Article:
Monday, August 27, 2018

Crimes of Preachers

Rating:
In checking out the latest uploads at Gutenberg, I found a book called Crimes of Preachers (New York: Truth Seeker, 1914) that I thought might be interesting. The table of contents looked very interesting:
But, alas, none of the above was actually found in the book. It was instead an entire book listing every alleged crime committed by and conviction of a minister, priest, or rabbi M.E. Billings could uncover in his no doubt extensive research. Here's a screenshot of a tiny fraction of the contents:

The inspiration for this literary masterpiece is found its introduction: Apparently in 1906 an actor was denied membership in a local YMCA branch because, according to the Y, actors were immoral. I agree that the Pittsburgh YMCA made a stupid and narrow-minded decision in this instance. But another actor named Henry Dixey wasn't satisfied with simple harumphing, instead offering "to give one thousand dollars to charity if it could be shown that actors, man for man, were not as good as ministers of the gospel." Nobody took him up on his offer, so he took it to the next level, offering "another thousand dollars if there could not be found a minister in jail for every state in the Union." Again, nobody defended the honor of the clergy, so he did his own investigation and discovered that at the moment of his inquiry there were 49 clergymen (there no clergy women at that time) in jail and only 19 actors.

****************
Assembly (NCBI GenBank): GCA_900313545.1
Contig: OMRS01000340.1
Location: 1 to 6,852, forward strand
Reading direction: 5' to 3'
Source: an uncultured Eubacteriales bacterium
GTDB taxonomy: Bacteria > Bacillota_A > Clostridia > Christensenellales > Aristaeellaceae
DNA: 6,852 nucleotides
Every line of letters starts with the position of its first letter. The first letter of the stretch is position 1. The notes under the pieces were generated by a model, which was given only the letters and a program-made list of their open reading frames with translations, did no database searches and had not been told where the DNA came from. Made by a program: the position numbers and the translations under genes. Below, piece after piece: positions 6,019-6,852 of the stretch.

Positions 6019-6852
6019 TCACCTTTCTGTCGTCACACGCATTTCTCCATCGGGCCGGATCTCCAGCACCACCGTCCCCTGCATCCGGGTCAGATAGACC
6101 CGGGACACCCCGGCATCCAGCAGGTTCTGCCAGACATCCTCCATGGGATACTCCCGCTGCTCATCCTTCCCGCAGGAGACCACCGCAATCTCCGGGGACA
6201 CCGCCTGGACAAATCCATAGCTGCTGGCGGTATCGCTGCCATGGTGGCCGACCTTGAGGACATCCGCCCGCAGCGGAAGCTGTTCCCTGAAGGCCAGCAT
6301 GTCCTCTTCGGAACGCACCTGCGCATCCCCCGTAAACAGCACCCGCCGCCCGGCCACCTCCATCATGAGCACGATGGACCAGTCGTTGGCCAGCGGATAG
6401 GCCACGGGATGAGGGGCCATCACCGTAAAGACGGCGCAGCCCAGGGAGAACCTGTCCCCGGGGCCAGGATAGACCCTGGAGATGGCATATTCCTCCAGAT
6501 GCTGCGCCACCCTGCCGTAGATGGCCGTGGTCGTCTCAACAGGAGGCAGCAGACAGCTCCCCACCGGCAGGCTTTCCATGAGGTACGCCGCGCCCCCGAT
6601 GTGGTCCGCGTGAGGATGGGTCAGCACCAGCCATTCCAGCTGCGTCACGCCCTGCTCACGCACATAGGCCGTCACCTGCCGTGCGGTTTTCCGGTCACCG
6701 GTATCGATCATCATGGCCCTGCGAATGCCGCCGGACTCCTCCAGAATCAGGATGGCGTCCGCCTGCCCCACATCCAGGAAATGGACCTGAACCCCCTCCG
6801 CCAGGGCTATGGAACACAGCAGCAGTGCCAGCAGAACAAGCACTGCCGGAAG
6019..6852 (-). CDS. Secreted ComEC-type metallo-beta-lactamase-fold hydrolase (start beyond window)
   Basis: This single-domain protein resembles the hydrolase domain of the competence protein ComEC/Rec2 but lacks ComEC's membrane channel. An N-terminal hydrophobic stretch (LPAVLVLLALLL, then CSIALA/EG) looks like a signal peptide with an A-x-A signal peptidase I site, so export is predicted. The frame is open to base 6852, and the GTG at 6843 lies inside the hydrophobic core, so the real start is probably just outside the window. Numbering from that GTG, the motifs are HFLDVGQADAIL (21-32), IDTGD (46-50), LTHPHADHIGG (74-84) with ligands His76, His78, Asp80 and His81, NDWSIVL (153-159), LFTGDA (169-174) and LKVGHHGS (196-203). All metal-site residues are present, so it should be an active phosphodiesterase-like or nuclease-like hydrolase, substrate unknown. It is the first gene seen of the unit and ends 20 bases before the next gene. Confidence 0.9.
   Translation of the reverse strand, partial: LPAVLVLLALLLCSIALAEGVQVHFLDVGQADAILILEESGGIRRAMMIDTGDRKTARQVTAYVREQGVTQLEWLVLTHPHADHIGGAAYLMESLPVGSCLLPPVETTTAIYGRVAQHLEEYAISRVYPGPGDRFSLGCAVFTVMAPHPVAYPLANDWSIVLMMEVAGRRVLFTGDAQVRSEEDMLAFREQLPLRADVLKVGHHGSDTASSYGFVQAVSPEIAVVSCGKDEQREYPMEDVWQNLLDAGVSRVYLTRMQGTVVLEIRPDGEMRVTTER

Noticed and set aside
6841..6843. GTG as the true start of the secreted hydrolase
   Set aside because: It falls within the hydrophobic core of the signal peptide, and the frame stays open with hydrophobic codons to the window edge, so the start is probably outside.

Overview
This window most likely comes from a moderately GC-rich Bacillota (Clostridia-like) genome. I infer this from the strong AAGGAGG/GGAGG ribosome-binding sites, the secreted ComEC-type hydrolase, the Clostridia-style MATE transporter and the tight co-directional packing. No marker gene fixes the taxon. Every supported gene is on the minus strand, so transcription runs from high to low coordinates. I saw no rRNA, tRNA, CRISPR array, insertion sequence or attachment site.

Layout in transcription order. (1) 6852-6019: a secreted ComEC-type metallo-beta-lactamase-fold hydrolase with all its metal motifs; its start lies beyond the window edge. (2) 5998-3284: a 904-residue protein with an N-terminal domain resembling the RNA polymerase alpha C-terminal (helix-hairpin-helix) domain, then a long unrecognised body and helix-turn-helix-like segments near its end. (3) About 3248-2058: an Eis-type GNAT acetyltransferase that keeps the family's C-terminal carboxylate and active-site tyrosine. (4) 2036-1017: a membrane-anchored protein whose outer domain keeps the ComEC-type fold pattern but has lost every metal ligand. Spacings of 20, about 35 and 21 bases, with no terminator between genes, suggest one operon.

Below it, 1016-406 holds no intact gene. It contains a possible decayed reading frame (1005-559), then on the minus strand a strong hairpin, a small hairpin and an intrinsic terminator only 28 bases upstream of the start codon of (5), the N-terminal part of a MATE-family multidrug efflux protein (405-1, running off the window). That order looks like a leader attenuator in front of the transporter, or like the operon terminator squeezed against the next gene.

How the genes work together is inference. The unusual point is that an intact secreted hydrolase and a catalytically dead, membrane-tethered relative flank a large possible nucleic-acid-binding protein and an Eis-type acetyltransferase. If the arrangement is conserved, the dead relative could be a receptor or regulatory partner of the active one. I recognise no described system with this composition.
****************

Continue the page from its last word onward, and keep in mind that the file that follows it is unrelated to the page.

Apparently this got M.E. Billings to thinking just how far he could take this research, and he took it pretty far indeed. He made it his life's work to uncover every crime or rumor of a crime, and list them in a book dedicated to nothing else. It might have been interesting had he attached any stories. But, no, the above screenshot is an example of all that's in there. Over 230 pages of it. Every vile (or moderately unsavory) deed committed (or alleged to have been committed) by the clergy anywhere in English-speaking North America between the years 1876 and 1914. Kudos to Mr. Billings for his single-mindedness. But for imagination and writing, Crimes rolls a ⚀.